Thursday, September 29, 2011

Adventures on the Wine Route

I've been hearing a lot about "natural wines" and have read some recent books about it but it was only when I read Kermit Lynch's book, "Adventures on the Wine Route" that I realized that "natural wine" is not a recent trend. Kermit Lynch began importing wine from France in the 1970's and this book is written about his interactions with certain winemakers in the various wine regions of France. I can tell when Mr. Lynch is enthused about a particular region because the chapters are long. It's interesting that Bordeaux is one of the shortest chapters and you guessed it, his Rhone chapter is divided into southern Rhone and northern Rhone. He is also a Loire aficionado. What popped out at me as I read his book (for a second time, as I usually do books I review) was that Mr. Lynch was already lamenting the fallout from wines that were being scored. One of the first things he comments on is that the proliferation of certain styles of wine in a region was because of the pairing of that wine with food, such as a Chablis with oysters. Scoring a wine or having a blind tasting was totally missing the point, in Mr. Lynch's opinion.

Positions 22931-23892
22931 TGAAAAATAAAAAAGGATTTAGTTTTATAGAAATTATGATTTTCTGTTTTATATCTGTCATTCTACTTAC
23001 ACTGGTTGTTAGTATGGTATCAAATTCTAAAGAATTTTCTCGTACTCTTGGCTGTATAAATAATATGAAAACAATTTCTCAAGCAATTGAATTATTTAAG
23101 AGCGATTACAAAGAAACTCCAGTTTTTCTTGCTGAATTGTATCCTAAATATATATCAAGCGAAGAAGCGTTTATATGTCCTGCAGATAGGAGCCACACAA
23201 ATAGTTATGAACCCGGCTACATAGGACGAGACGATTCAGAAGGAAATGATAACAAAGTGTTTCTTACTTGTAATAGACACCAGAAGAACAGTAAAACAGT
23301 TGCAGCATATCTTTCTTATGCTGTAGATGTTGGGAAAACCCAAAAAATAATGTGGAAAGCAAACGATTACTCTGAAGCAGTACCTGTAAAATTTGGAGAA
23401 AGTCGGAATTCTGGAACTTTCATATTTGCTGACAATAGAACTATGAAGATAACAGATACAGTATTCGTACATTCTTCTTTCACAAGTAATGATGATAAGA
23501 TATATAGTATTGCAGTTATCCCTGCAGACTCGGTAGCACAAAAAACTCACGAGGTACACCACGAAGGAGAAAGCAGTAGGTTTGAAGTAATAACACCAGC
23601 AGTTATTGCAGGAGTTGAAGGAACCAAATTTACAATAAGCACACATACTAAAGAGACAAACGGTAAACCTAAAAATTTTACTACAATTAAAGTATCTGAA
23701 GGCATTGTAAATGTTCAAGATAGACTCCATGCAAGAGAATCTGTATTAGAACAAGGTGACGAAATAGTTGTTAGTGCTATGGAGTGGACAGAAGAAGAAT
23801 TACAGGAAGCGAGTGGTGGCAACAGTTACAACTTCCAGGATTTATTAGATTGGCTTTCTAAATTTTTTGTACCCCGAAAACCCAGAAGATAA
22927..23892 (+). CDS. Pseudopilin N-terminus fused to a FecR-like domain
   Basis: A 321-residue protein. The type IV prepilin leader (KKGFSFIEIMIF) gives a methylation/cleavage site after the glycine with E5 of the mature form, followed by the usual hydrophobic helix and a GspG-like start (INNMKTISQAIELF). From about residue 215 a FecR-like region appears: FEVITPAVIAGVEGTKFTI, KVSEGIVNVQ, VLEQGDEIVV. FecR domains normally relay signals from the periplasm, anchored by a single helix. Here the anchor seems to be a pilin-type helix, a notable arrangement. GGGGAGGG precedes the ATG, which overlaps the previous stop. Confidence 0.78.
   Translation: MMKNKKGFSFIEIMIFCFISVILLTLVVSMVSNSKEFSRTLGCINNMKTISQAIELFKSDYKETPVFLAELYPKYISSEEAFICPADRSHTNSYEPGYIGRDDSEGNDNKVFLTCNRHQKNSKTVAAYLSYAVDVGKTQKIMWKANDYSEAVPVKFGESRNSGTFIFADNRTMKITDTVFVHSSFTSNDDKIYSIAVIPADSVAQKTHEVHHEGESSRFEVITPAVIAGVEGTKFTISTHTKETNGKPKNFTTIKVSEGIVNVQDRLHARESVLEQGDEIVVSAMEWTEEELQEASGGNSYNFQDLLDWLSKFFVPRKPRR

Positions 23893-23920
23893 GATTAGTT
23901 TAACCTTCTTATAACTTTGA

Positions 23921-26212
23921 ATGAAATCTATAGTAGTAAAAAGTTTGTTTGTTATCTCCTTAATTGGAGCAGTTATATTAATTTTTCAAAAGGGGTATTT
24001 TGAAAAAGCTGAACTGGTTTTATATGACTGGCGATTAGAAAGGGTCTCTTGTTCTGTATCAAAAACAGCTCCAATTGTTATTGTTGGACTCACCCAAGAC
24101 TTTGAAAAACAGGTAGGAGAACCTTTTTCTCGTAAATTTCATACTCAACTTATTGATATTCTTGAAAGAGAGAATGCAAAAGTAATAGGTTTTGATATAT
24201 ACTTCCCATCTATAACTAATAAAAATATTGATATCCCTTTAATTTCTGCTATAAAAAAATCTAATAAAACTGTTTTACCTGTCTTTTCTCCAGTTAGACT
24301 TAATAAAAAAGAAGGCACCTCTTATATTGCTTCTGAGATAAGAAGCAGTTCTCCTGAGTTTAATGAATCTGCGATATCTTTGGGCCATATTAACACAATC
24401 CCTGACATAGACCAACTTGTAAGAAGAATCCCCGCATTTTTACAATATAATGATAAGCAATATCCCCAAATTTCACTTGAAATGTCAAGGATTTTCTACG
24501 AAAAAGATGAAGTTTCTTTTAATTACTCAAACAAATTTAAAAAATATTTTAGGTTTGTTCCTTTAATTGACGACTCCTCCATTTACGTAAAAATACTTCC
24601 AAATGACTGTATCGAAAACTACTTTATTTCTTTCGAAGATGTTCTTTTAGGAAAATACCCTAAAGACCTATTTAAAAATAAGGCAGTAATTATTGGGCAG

In the 1980's however, Mr. Lynch was dealing with the ramifications of wine scoring as he traveled the French countryside. He encountered the changing of the guard from the traditional winemakers to the new generation who brought in technology and changed the way the wine was made in many cases to chase after the high scores of the wine reviewers. The new generation using mechnical harvesters, stainless steel, and new oak treatments changed how wine was made and the proof was in the (lack of) flavor and aroma in these wines.
This is a good book to read if you have any interest in how Kermit Lynch selects his wines and who the major players were in the various French appellations that appealed to Mr. Lynch's palate.

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